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Friday, January 04, 2008

Scientific Balloons Achieve Antarctic Flight Record

NASA and the National Science Foundation say they have achieved a new milestone in conducting scientific observations from balloons, by launching and operating three
long-duration flights within a single Antarctic summer.

"Having three long-duration balloon science missions flying simultaneously is a record-setting event. But of greater significance is the increase in science that can be accomplished with only a modest increase in cost to the program," says David Gregory, assistant chief of NASA's Balloon Program at Wallops Flight Facility in Virginia.

Unique atmospheric circulation over Antarctica during its summer months allows scientists to launch balloons from a site near McMurdo Station, NSF's logistics hub in Antarctica, and recover them from nearly the same spot weeks later. During that time, each balloon circles the continent one to three times. Scientists from the United States, Japan, South Korea, France and other countries are using the balloons to investigate the nature of ultra-high-energy cosmic rays and to search for antimatter.

The three payloads will ride the stratospheric winds in the polar vortex, a persistent low-pressure system above the Antarctic continent that will help keep balloons aloft for up to six weeks. This orbital pattern allows for long and continuous observations of a variety of phenomena from a single instrument at a fraction of the cost of launching a satellite into space.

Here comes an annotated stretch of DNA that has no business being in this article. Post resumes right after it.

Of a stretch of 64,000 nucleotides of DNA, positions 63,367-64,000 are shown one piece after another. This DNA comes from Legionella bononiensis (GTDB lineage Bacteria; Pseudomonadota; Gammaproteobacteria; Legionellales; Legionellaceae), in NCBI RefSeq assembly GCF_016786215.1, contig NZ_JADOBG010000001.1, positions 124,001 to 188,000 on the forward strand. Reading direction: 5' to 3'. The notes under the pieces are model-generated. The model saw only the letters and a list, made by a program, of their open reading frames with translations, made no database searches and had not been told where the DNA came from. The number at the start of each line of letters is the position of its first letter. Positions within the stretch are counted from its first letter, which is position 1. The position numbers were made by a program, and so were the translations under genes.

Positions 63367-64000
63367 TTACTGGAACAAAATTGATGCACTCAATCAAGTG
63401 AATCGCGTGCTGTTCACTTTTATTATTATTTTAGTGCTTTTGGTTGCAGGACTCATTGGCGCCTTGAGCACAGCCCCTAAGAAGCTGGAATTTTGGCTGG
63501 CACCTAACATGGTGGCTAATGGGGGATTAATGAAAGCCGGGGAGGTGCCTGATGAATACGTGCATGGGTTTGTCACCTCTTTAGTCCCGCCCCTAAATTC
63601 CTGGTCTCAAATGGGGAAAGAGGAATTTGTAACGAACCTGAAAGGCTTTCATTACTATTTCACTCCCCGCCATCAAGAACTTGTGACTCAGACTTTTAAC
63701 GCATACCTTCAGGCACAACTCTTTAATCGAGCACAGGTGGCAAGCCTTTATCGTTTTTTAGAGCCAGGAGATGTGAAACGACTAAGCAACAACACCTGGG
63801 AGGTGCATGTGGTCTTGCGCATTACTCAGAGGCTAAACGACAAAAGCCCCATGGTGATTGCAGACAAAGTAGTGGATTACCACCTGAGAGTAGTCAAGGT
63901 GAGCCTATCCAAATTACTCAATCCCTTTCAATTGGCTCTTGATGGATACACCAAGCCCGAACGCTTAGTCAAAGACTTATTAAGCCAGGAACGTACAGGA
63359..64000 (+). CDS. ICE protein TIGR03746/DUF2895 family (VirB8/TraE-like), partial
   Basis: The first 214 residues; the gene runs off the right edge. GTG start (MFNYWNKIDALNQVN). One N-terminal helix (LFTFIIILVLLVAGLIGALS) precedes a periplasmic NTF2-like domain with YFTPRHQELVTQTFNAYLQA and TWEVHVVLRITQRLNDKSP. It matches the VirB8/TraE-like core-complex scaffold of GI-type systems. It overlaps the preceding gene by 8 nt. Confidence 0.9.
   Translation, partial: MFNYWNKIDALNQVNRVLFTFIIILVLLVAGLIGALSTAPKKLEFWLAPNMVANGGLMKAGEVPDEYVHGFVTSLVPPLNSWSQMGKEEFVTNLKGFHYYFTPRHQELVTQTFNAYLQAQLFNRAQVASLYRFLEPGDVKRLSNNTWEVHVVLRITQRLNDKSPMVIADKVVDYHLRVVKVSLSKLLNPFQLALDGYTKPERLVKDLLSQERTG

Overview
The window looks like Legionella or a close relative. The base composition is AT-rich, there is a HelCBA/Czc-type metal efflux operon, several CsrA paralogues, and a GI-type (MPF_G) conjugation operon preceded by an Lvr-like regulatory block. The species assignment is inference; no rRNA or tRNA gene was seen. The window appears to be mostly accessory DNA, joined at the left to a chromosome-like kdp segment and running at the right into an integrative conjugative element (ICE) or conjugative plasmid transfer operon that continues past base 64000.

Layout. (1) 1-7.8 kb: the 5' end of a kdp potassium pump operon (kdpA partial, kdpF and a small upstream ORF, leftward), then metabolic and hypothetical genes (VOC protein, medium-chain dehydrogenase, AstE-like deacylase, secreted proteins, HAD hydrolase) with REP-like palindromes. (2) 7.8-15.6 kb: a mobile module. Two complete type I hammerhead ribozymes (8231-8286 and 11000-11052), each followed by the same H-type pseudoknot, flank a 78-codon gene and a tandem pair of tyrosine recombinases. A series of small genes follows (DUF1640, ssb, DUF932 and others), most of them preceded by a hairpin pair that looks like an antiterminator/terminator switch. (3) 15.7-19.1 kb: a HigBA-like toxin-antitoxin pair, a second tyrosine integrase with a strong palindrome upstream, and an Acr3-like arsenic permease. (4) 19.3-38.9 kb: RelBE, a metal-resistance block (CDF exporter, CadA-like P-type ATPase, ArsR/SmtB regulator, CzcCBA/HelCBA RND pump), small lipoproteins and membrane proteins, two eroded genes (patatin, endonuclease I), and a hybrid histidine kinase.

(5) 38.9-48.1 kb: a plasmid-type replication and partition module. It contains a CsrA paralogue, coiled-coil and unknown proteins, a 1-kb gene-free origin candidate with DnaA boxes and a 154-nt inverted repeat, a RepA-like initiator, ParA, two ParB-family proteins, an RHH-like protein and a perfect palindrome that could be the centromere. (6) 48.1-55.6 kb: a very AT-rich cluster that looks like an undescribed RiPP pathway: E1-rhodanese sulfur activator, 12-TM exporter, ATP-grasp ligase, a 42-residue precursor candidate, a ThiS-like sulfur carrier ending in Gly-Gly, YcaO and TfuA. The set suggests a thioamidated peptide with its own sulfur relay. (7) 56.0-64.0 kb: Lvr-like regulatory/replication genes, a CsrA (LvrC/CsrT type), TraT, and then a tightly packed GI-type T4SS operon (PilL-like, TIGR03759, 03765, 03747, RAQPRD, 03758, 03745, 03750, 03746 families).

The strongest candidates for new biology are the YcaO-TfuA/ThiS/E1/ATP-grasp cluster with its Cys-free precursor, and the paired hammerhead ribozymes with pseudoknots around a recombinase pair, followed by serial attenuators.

The payloads launched Dec. 19 - 26 from McMurdo are the University of Maryland's Cosmic Ray Energetics And Mass (CREAM) experiment, the Balloon borne Experiment with a Superconducting Spectrometer (BESS) developed by NASA's Goddard Space Flight Center, Greenbelt, Md. and Japan's High Energy Accelerator Center, Tsukuba, Japan, and Louisiana State University's Advanced Thin Ionization Calorimeter (ATIC).

The CREAM investigation will search for characteristic changes in elemental composition and energy spectra of very high-energy cosmic rays that might be associated with a particle acceleration limit in supernovae. ATIC is focusing on cosmic rays electrons, which are of particular interest because they are subject to synchrotron energy loses, so structure in their spectrum may be linked to individual, nearby sources. BESS will provide definitive measurements of low-energy antiprotons in solar minimum conditions, with precise data that will constrain models for dark matter, in addition to placing limits on decay of primordial black holes and cosmological antimatter.

Once the balloon flights are completed, the payloads will be retrieved, brought back to McMurdo, and then returned to the U.S., where they can be refurbished and launched again.

The National Science Foundation (NSF) and NASA conduct an annual scientific-balloon campaign during the Antarctic summer.

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